And look at that, the “Wizards of Washington” created gold out of TSE (treated sewage effluent); Alan Greenspan would have been proud, the “free market” works!!


Well I don’t know what you call it (racketeering and crony capitalism are words that come to my mind), but one thing it is not, is a strategy for achieving sustainable economic growth.

Lessons from my dad

I can trace my roots back in Burks Peerage to the Scottish nobles who kicked all the peasants off the land in the great “clearances” which explains why so many Americans have got some Scottish ancestry. And then the nobles had a big party; that lasted a few generations.

Similar theory to shipping all those jobs and manufacturing capability from America to the “New World” (cheaper peasants means more profit), and using the “savings” so the elite could “party”.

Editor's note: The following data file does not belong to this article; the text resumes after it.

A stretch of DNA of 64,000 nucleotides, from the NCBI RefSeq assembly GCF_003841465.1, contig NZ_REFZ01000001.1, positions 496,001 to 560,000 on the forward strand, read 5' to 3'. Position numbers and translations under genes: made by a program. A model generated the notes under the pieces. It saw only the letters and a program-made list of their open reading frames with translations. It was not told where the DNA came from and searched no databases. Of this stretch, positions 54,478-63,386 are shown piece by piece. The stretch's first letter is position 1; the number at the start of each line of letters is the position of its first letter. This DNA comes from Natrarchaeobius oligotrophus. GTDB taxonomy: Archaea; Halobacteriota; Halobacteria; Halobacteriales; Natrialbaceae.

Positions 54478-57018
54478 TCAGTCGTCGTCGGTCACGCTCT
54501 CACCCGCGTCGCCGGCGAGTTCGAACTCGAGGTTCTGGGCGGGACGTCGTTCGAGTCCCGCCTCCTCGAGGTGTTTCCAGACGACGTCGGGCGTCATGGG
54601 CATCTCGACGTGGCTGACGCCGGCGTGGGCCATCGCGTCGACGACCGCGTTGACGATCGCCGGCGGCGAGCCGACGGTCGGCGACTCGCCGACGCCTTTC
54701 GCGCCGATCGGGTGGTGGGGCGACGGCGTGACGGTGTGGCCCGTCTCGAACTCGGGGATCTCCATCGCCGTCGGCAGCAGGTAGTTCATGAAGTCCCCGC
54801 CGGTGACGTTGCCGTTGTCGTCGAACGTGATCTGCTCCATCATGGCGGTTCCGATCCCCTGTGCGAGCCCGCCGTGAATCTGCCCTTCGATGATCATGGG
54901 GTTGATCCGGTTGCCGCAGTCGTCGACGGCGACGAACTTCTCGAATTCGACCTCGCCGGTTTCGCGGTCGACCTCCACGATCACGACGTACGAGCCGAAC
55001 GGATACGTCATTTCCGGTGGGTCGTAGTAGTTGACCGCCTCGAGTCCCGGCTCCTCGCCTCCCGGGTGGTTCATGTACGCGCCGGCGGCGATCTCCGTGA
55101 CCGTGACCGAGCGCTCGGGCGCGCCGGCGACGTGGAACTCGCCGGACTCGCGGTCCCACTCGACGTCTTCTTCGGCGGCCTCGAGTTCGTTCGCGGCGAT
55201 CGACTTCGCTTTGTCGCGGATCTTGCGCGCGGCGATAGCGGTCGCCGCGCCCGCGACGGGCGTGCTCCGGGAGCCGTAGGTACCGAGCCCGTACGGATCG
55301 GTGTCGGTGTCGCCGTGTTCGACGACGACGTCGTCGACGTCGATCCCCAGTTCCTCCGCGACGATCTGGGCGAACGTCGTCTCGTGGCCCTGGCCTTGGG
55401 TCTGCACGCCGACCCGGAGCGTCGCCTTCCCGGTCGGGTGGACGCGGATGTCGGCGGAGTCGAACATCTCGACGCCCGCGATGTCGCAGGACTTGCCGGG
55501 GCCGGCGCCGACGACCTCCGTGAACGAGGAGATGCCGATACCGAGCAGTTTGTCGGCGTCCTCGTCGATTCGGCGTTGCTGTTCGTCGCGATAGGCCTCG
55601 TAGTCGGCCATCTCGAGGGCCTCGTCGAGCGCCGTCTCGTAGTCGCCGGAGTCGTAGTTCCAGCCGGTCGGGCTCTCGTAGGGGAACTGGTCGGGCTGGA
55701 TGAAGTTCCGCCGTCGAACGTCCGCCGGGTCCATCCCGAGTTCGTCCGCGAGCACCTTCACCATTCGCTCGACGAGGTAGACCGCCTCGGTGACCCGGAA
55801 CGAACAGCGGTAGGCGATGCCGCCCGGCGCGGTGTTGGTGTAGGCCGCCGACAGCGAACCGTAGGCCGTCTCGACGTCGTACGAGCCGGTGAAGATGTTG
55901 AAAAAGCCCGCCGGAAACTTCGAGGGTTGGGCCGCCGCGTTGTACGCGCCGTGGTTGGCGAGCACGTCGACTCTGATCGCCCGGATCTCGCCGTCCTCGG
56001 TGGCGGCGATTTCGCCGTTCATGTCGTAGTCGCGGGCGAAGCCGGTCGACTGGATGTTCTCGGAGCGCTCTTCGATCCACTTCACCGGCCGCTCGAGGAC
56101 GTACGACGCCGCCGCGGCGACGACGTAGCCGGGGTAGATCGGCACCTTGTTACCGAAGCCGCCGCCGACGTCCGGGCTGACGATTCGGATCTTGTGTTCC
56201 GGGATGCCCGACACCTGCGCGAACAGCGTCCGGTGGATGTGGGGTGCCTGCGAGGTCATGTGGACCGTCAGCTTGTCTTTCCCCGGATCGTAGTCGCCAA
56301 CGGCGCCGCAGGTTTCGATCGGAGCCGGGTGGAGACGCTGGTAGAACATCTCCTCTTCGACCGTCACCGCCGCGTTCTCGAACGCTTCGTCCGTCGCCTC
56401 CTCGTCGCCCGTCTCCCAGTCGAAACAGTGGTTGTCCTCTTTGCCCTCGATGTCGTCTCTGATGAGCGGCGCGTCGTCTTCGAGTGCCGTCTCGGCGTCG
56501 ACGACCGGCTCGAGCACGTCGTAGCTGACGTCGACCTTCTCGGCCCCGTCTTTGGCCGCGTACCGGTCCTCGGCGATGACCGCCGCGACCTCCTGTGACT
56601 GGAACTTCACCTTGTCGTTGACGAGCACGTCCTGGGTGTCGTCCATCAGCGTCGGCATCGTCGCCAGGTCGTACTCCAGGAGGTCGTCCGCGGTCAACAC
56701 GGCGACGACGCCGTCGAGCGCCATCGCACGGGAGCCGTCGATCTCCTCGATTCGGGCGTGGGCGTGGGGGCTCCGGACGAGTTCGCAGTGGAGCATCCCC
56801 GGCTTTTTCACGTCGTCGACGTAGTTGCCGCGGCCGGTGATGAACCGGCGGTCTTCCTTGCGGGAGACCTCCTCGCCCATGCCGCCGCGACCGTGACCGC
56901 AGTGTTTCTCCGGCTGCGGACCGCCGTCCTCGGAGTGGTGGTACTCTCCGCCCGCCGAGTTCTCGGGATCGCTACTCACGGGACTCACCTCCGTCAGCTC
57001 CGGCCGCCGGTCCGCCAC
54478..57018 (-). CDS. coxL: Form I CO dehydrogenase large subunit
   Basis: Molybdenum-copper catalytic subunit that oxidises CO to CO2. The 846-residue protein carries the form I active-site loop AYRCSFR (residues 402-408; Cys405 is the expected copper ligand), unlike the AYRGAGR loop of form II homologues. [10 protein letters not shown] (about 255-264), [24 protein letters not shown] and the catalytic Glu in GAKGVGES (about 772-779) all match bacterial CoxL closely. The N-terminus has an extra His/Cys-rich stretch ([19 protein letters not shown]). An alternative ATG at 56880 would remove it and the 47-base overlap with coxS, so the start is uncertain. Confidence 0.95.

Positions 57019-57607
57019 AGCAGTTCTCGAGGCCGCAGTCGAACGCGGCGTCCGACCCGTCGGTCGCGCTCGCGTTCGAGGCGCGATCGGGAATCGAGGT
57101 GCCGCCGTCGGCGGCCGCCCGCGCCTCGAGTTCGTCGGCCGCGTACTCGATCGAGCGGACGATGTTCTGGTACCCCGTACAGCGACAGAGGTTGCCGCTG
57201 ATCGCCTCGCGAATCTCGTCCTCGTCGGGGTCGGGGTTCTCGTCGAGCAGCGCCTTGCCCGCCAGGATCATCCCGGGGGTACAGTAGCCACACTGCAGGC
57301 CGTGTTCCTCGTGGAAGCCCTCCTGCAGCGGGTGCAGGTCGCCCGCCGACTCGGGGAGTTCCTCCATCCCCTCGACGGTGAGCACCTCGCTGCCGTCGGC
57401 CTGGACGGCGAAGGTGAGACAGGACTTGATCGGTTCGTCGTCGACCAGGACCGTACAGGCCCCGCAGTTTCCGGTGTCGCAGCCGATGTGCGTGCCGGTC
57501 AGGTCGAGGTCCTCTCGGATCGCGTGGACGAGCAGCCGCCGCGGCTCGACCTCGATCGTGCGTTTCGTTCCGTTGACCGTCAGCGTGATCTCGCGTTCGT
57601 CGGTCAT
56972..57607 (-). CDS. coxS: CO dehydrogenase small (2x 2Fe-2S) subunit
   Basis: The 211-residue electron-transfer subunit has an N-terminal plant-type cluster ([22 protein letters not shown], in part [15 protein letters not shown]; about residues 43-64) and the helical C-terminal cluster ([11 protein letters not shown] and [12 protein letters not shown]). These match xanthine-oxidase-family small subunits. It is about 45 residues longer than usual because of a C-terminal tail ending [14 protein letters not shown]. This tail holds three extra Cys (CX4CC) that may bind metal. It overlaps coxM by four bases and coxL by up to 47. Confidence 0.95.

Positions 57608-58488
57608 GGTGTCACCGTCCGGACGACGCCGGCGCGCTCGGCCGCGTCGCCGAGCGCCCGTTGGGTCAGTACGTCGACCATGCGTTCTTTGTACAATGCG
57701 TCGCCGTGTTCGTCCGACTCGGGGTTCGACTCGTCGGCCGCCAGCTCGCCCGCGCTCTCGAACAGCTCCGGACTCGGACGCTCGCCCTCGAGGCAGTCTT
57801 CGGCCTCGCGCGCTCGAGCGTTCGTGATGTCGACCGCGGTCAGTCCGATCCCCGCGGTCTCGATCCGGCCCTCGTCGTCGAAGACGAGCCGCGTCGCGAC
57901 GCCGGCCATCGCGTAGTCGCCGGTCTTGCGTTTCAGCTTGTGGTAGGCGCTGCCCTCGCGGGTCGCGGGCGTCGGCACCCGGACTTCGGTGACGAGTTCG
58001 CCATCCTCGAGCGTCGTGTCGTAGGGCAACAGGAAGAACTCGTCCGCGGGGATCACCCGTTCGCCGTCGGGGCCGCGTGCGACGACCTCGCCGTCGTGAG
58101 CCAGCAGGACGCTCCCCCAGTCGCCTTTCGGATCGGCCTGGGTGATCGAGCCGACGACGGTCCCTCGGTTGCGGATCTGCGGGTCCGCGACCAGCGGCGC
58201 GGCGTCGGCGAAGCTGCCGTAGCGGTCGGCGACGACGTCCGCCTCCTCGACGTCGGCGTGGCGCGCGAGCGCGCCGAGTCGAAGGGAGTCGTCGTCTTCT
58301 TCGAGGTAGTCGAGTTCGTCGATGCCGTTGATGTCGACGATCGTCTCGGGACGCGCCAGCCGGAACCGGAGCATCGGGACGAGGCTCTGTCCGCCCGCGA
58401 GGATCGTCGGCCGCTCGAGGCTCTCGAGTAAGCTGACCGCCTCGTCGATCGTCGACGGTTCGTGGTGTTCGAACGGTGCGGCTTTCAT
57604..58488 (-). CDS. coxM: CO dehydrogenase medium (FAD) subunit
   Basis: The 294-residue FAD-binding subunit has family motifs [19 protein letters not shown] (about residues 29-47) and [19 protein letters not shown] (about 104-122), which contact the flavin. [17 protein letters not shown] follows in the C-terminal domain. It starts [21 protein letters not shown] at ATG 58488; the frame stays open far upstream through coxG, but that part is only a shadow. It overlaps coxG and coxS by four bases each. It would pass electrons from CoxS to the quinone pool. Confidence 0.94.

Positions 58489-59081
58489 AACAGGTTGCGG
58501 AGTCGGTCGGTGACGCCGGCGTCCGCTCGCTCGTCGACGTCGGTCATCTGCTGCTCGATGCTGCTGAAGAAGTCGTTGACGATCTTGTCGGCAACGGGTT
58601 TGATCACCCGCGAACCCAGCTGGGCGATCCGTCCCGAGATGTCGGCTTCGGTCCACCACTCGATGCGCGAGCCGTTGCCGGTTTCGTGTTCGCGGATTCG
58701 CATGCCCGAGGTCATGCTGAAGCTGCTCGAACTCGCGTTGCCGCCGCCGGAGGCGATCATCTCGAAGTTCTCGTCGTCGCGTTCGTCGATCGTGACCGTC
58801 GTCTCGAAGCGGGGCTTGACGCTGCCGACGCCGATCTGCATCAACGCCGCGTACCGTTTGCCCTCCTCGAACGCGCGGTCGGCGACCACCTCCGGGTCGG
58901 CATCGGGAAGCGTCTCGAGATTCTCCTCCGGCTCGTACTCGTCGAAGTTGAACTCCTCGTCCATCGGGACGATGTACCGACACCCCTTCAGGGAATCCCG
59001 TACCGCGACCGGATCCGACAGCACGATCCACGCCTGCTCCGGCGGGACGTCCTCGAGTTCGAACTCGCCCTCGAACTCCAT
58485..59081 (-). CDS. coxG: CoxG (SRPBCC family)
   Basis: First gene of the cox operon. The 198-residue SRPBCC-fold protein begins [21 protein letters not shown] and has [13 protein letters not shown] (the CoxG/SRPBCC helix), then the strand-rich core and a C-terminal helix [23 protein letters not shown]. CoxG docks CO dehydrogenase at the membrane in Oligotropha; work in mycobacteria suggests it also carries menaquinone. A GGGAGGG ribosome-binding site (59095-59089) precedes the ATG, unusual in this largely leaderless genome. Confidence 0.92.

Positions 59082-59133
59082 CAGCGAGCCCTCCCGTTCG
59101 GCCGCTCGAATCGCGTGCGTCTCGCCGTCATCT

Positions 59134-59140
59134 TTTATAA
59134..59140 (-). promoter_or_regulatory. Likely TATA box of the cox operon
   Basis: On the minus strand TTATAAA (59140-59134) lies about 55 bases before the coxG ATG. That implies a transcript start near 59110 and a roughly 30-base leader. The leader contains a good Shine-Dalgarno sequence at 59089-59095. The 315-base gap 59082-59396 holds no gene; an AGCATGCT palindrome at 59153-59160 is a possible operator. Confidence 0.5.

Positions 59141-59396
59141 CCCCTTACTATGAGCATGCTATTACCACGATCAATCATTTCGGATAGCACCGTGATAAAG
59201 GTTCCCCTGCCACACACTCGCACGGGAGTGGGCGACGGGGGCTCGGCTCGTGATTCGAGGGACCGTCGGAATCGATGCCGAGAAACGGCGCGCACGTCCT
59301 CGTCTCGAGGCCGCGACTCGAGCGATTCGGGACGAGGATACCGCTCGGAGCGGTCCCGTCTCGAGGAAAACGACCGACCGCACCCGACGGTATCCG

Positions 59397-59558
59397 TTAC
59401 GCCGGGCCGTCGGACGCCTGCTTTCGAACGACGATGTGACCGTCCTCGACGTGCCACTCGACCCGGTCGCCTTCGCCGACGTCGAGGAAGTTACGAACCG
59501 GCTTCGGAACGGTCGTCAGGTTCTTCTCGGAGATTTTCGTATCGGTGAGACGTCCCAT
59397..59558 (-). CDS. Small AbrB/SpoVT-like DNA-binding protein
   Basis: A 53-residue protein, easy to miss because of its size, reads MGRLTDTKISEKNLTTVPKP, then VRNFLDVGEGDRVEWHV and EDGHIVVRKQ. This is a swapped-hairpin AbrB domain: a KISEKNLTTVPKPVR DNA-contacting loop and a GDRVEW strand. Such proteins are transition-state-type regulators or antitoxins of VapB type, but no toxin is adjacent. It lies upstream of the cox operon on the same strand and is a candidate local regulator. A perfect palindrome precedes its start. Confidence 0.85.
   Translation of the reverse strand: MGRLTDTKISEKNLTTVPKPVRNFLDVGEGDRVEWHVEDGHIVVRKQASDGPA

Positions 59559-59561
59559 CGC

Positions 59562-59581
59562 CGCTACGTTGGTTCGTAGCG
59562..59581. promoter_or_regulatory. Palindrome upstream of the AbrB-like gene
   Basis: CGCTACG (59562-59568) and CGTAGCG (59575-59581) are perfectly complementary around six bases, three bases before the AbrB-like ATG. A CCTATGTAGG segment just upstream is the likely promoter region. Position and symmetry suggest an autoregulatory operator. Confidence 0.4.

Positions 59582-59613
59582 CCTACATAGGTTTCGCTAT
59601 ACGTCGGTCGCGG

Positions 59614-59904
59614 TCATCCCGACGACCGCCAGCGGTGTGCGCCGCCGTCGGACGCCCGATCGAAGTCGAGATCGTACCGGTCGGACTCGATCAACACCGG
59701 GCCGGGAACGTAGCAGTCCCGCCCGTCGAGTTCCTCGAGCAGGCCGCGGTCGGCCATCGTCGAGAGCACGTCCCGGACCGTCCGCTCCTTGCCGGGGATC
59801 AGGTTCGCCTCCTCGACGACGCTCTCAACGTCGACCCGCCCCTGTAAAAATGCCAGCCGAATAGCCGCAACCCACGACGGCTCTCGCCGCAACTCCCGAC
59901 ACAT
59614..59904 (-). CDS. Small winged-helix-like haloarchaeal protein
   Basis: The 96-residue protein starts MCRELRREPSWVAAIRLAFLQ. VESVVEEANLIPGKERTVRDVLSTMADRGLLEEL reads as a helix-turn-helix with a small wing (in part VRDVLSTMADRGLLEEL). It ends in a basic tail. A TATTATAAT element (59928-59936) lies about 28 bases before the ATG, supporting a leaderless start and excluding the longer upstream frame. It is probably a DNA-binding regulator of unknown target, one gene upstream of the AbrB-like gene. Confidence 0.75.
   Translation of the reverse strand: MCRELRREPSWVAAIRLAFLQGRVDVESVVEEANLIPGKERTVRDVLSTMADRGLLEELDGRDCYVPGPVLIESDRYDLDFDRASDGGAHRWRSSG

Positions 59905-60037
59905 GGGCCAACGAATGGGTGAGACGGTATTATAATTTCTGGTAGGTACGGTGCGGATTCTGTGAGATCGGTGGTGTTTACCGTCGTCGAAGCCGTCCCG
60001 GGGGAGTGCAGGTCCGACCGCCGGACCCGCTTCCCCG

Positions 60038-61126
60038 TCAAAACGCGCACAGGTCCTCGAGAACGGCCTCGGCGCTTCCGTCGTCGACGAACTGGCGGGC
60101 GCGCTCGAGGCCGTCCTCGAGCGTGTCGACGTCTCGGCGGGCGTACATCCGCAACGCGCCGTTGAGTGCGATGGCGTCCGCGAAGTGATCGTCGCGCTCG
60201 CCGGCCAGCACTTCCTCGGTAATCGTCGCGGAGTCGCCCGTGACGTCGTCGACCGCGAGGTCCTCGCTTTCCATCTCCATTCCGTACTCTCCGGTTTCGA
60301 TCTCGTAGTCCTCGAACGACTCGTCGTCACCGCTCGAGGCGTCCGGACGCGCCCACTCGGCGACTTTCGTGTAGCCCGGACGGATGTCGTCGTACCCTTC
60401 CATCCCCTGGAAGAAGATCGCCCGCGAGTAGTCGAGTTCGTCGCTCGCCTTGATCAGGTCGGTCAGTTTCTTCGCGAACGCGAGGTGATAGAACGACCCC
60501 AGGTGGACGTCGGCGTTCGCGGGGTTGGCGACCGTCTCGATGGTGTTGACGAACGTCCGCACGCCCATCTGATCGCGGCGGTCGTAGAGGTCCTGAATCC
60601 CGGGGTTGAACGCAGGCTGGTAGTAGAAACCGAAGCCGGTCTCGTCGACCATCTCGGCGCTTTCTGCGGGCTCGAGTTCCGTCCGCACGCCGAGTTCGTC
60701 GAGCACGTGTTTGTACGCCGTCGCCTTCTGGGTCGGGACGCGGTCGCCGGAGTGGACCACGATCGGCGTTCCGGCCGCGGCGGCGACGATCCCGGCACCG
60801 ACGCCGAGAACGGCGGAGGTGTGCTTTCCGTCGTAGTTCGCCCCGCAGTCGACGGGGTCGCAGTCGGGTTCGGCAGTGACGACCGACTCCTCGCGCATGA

By the time I was born, the money was starting to run out, so what did they do? Well they borrowed, so they could “keep up appearances”.

That lasted for a generation or two; sadly my ancestors were apparently quite enthusiastic partiers, so pretty soon they had to go with one of two strategies, Plan A was to marry money (basically unlocking the brand value), or Plan B was to work for a living, which sadly was the strategy that my dad had to go with, having lost his estates when his half-mad uncle married the nurse (she was about 26, he was 83).

Anyway, lessons learned, my dad was a bit peculiar about borrowing money, and when he arrived in Abu Dhabi just before the oil boom he had all sorts of weird ideas; so when that money started flowing in he set up the Abu Dhabi Investment Authority which was like a big piggy bank (easy to put money in but extremely hard to get it out of, for example for parties).

Anyway, he had this really-really weird idea, something to do with “you never borrow money to have a party”, when you borrow that should be to invest in something that on its own can generate money to pay the loan back. That was a weird idea, my dad was a real party pooper, one of those guys that goes to a party, has one drink, and then goes home to bed (my mother used to despair (I’m personally more of my mother’s constitution)), but it might explain why ADIA is now one of the largest SWF in the world.